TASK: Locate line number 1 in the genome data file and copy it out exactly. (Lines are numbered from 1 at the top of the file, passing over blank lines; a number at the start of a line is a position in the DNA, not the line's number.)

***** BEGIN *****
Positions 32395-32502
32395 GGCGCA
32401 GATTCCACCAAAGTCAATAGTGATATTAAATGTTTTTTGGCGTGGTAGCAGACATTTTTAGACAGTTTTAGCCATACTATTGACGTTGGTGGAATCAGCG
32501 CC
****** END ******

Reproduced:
Positions 32395-32502